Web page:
I have no idea how fruit machines work. Sure, I get the ‘line up three bunches of cherries to win’ classic, but the all-singing-all-blinking monstrosity that mocked me in the pub yesterday? Absolutely clueless. And yet, somehow, its combination of twinkly lights, bashy buttons and blippy noises had me chucking coins into it like owning money was going out of fashion.
That’s because, as a species, we’re far more likely to engage with something if there’s an element of gaming involved. I’m sure there’s an evolutionary imperative behind all this: if you took a chance on the lady monkey with the weirdy, opposable thumbs, there was a better chance your offspring would survive the great banana famine of 7,000,000 years BC. That kind of thing. Don’t ask me, ask Richard Dawkins.
Anyway, we love gaming (and its sidekick, competition), and the introduction of these elements – conceptually known as ‘gamification’ – into any environment works wonders. The LinkedIn profile completeness bar is a famous example, and rightly so: users fill in more and more info to achieve a 100% complete ‘score’ and, in so doing, provide mountains more data back to LI, its users and, of course, its advertisers. Or consider the famous McDonald’s Monopoly scratchcard promo. You know they can afford to give you a free Coke with your next purchase regardless – they can afford to give every customer a free Coke – but the fact that you ‘won’ it in a scratchy-cardy-fun-time-giveaway? You’re far more likely to redeem the prize and give old Ronald McD your all-important repeat custom.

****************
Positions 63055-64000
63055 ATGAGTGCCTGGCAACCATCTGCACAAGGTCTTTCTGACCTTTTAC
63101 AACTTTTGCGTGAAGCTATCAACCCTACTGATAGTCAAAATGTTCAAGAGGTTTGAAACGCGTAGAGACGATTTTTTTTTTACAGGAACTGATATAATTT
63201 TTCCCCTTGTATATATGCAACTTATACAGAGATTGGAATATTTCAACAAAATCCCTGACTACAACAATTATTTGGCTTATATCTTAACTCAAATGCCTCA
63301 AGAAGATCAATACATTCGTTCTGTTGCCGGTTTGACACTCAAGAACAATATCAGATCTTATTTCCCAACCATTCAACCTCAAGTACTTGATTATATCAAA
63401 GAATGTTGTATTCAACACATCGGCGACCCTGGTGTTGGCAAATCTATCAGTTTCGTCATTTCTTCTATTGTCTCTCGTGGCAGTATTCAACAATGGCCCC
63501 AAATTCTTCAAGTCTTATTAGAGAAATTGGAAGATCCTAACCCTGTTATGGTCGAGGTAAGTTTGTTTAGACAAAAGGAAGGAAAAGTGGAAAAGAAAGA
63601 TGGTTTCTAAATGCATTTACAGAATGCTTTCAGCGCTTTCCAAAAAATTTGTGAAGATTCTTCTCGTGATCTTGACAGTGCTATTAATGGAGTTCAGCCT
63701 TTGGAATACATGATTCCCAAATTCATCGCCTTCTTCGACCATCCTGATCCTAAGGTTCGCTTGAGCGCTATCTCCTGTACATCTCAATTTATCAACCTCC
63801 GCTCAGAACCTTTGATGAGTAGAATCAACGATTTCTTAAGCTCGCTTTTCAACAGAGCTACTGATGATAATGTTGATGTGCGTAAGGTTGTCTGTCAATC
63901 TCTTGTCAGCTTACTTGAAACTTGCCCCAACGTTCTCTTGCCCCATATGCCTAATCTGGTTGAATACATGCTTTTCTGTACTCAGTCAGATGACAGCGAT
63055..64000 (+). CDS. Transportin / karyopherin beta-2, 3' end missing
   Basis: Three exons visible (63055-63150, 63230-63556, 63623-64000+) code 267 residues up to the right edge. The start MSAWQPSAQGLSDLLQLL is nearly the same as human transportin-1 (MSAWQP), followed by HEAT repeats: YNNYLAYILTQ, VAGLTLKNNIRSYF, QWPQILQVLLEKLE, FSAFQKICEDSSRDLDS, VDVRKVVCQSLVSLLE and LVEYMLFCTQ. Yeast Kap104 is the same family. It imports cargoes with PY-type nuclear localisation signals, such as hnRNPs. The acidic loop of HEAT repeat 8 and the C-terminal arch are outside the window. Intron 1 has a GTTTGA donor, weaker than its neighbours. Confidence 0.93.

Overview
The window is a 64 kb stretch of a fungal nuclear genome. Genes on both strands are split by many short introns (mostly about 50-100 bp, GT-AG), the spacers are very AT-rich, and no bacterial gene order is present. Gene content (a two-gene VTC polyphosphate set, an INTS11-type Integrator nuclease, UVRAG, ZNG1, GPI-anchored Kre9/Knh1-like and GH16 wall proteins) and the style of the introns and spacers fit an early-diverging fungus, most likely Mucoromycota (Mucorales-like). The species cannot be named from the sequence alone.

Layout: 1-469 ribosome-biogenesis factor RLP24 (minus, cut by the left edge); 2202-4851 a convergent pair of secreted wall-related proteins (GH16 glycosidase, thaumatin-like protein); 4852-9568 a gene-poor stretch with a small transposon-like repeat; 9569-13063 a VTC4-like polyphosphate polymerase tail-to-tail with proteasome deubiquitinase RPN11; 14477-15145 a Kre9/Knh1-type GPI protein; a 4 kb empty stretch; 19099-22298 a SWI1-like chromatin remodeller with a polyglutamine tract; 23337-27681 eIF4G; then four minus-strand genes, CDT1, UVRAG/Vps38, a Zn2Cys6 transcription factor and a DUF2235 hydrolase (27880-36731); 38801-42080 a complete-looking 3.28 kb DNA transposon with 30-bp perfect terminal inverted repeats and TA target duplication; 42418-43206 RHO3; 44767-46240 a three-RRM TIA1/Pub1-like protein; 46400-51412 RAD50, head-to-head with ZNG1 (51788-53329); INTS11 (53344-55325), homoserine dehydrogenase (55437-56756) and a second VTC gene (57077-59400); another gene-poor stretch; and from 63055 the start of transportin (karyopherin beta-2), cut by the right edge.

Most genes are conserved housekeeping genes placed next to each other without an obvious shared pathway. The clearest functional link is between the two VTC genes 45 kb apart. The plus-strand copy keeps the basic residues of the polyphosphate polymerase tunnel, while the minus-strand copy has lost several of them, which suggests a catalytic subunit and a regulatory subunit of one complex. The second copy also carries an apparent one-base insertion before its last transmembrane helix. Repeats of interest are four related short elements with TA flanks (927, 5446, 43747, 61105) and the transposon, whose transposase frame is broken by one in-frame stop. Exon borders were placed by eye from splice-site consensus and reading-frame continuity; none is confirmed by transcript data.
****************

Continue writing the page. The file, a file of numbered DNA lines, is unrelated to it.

These days, gamification is big, big, big business. It underpins the success of social networks like Facebook and Twitter. It made getting in shape fun via Nike’s Fuelband and the Fitbit. And, according to the king of gamification theory, Yu-kai Chou, it’s even helping to cure AIDS, combat cancer, save the environment and feed the hungry.
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So, how else can we apply this kind of gamification to retail and benefit from all the buzz, the engagement and, crucially, the sales it engenders? Here’s five simple-to-implement ideas:
1. Break free from ‘always on’ retail
Scarcity and impatience are core elements of Mr Chou’s excellent gamification framework and it’s not hard to see why. When something’s in short supply, we want it more. When something might be taken away at any moment, we determine to make it ours. When something’s hidden on the horizon, we strain to catch a glimpse. These are the principles that underpin everything from movie trailers to limited edition sneakers, and they’re principles which absolutely apply to retail. To some extent, we’re already seeing them in effect: seasonal promotions, flash sales, pre-sales – these are all signs that retail already understands that everyday products at everyday prices just doesn’t cut it in the real world.
But we can get more granular and more exciting than this. Instead of flash-sales where products are routinely available for a day, introduce some double-jeopardy where products can both time out and sell out. As the supply runs low and the clock runs down, the customer is faced with a stark choice: buy now (and tell your friends to buy, too) or run the risk of missing out altogether. Alternatively, don’t just put products on sale – trail them first. Let your customers sign up for an alert so that they can be the first to know when a deal goes live. Make them aware that, if they don’t sign up, they’ll most likely miss the sale and miss out on the deal. Then add a further layer of gamification by telling them that, the more people who sign up in advance, the bigger and better that deal will become in terms of quantity and pricing. By applying this tactic, you’ve turned a simple product sale into an event – and that’s a huge step in the right direction.